Jeff Pearring was born in Colorado, started on the alto saxophone when he was ten, and had a career in economics before switching to music. He worked early on in classical music, ska and reggae, but turned towards jazz, studying with the late pianist-educator Connie Crothers, one of his mentors. With his constantly evolving Pearring Sound, the altoist recorded What Had Happened in 2016 (featuring electric bassist Adam Lane and drummer Flin van Hemmen), 2018’s True Story (Connie Crothers’ last recording which also includes Ken Filiano and drummer Carlo Costa), and Nothing But Time (2019) with bassist Lane and drummer Tim Ford.
Socially Distanced Duos is the most unusual of the Pearring Sound recordings but is quite timely and features Jeff Pearring in top form as the COVID era finally begins to end.

1. Twisting Pavement 6:45 
2. Time in Isolation 8:45 
3. Shapeshifter 4:42 
4. A Continuous Conversation Renewed 5:32 
5. Solar 3:12 (Miles Davis) 
6. No, We Don’t 3:11 
7. Present Value Impact, the Gift 3:55 
8. Extempore Arquitectura 5:49

All tracks composed by Pearring Sound except where noted

AVAILABLE FROM: Amazon, Apple Music, CD baby, all streaming services

Coming Yesterday - Live at Salle Gaveau 2019 (vinyl) - Martial Solal (September 2021 Challenge Records)

Coming Yesterday is the recording of what turns out to be Martial's last concert, he decided to stop playing piano after that show:

Martial Solal
"When I walked onto the stage on January 23, 2019, I did not yet know that I would decide not to play piano anymore after this concert, more than seventy years after my debut. To maintain a certain level, this instrument requires your daily attention; it requires delicacy, brutality, and especially energy. I have lived with these demands all my life, with the joy of seeing the progress, the technical and musical advances, the rhythmic and harmonic enrichments that we acquire over time. Of course, everything goes very fast at first. As long as you are gifted, if you spend a little time on it, if you listen to what was done before you, if you choose a path, everything may seem easy. Progress is rapid, illusions are immense, and then walls arise, walls that you want to reach and overcome. Seventy years to achieve this is a minimum... When energy is no longer available, it is better to stop.

I had the impression on January 23 of having reached the beginning of a path that I would have liked to continue, after so many years of improvisation, of creation, based on what are called standards, which I call pretexts, challenges, essay topics that you can develop in a thousand and one ways according to the evolutions that arise in your mind or in your circle of musicians. The standards have gone out of fashion, replaced by other themes that most of the time may not have the qualities to become standards, the so-called “originals”. All musicians considered themselves composers, free jazz burst onto the scene and swept away old themes, eliminating the difficult rules of stability of tempo, harmony and melody. Some standards have survived, and those you will discover can be described as indestructible. They are always only pretexts for expressing ideas, but with relaxed rules, the rubato being entitled to be cited as well as accelerations, atonality or the absence of a continuous tempo.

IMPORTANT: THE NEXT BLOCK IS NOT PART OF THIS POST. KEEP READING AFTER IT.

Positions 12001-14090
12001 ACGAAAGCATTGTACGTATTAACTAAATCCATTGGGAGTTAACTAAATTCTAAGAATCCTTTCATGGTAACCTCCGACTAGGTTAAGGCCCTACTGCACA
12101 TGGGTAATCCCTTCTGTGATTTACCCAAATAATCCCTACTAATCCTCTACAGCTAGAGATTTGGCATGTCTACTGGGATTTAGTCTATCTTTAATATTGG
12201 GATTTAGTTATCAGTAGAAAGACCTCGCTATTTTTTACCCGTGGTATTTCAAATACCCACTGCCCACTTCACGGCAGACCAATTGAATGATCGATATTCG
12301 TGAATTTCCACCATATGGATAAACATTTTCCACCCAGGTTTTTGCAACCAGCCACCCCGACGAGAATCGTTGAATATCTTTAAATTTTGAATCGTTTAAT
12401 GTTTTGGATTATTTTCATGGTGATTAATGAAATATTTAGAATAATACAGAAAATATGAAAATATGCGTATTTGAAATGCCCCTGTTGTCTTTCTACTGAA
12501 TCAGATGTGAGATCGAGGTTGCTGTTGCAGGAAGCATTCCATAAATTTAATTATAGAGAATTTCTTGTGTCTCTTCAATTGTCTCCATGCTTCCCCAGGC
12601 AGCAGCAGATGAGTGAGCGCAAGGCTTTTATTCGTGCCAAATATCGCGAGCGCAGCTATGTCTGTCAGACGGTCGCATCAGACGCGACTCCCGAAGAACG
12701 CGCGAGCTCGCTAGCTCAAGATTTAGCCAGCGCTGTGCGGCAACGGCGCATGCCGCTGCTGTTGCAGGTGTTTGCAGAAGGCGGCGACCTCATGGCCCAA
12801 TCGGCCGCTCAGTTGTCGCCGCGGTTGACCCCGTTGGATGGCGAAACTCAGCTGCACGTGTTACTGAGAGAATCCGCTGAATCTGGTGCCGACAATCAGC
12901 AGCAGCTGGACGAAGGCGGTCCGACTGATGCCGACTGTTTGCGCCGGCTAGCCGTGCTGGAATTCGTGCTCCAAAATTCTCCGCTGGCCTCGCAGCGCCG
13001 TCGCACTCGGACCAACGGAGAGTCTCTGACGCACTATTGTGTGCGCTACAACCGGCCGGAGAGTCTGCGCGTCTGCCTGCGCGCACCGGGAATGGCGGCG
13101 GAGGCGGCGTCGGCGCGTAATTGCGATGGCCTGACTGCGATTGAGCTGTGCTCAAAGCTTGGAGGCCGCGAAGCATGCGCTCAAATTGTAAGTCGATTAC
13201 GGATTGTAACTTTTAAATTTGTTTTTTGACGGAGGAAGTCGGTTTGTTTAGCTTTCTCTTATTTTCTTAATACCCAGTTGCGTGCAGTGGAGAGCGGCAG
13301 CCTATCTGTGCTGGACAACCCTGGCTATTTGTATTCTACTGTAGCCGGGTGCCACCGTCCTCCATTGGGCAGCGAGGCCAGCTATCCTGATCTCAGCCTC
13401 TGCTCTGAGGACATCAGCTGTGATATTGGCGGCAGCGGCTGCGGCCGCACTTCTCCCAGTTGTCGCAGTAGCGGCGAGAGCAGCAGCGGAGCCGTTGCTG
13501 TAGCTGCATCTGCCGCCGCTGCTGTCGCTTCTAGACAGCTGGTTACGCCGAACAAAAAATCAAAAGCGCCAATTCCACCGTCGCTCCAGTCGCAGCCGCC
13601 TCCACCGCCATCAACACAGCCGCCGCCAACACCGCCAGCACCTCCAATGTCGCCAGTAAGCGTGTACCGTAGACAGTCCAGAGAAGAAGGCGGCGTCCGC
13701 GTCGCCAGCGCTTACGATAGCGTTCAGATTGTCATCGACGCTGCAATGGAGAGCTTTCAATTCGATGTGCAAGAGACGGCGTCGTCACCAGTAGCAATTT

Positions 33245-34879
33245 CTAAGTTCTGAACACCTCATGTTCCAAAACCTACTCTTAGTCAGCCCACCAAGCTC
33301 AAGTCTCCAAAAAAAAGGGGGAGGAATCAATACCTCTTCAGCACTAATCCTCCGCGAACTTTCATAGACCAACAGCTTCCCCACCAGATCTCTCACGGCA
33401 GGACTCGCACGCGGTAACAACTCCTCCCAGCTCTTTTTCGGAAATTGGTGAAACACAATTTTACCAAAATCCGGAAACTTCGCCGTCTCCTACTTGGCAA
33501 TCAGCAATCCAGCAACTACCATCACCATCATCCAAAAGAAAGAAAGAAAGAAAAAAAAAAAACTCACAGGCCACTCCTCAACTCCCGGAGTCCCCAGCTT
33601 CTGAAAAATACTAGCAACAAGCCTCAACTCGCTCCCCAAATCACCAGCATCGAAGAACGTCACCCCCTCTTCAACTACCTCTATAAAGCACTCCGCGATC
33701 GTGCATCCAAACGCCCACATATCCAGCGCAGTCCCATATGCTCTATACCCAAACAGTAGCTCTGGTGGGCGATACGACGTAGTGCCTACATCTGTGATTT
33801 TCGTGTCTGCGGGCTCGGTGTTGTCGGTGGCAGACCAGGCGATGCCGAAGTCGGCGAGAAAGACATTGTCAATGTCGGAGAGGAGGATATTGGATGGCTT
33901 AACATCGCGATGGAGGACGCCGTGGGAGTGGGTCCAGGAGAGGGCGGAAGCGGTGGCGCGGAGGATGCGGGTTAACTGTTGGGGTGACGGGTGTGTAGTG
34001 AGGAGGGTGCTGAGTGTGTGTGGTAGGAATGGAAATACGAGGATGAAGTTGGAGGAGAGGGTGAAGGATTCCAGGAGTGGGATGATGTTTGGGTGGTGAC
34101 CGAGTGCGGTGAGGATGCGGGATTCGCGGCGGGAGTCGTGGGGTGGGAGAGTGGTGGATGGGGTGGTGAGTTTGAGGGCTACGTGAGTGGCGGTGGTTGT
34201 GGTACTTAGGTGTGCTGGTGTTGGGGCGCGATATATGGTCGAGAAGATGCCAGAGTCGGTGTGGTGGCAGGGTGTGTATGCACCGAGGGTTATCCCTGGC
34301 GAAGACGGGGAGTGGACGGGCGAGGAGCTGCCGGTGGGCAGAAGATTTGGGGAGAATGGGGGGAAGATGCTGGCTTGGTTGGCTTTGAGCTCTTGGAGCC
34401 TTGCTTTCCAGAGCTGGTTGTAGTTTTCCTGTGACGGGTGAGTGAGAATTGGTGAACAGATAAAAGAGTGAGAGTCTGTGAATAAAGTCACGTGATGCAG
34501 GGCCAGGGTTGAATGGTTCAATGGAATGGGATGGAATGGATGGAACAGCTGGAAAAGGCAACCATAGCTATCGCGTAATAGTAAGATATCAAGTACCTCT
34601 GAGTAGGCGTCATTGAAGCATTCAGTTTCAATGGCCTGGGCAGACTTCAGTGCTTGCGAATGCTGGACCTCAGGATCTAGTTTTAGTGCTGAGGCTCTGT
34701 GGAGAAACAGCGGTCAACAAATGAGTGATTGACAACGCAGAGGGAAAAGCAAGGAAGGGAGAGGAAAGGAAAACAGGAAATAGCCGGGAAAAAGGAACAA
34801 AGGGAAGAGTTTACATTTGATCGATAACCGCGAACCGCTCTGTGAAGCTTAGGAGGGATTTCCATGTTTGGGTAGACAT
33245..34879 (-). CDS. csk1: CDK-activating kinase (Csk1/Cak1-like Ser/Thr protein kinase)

That is what I was thinking on January 23. Part of this concert seems to reflect my knowledge to this date. For me, jazz remains that of the twentieth century, the one that saw the birth of New Orleans, middle jazz, be-bop, and free jazz. The first three of these jazz eras were built on ternary rhythms. Charlie Parker may have been the first to use sixteenth notes on a medium tempo, abolishing the necessity of this permanent balancing called swing that has disappeared in this form with the emergence of binary rhythms and phrasings. This style of rhythm no longer corresponds to what I considered essential. I preferred a greater freedom, playing on the melting of keys, rhythms, duration, style, rather than on the forced slavery of the “new” ones. Great freedom requires a lot of work. I’ve done my share. I want to thank those who helped me, who helped me progress thanks to their encouragement or criticism, to those who were kind enough to play alongside me, for me, who often played my compositions for years. Too bad for all those who have missed out what I have tried to offer them. Progress is a very selfish happiness. I feel as if I have sown a blade of grass during this concert, showing a direction that I would like to see continue. In some places, this grass has already grown enough to be considered a musical testament… improvised''
1 I Can't Get Started 06:55
2 Coming Yesterday 11:40
3 Medley Ellington 07:05
4 Sir Jack 04:36
5 Tea for Two 06:38
6 Happy Birthday 04:35
7 Lover Man 09:25
8 I'll Remember April 04:54
9 My Funny Valentine 05:59
10 Have You Met Miss Jones 04:26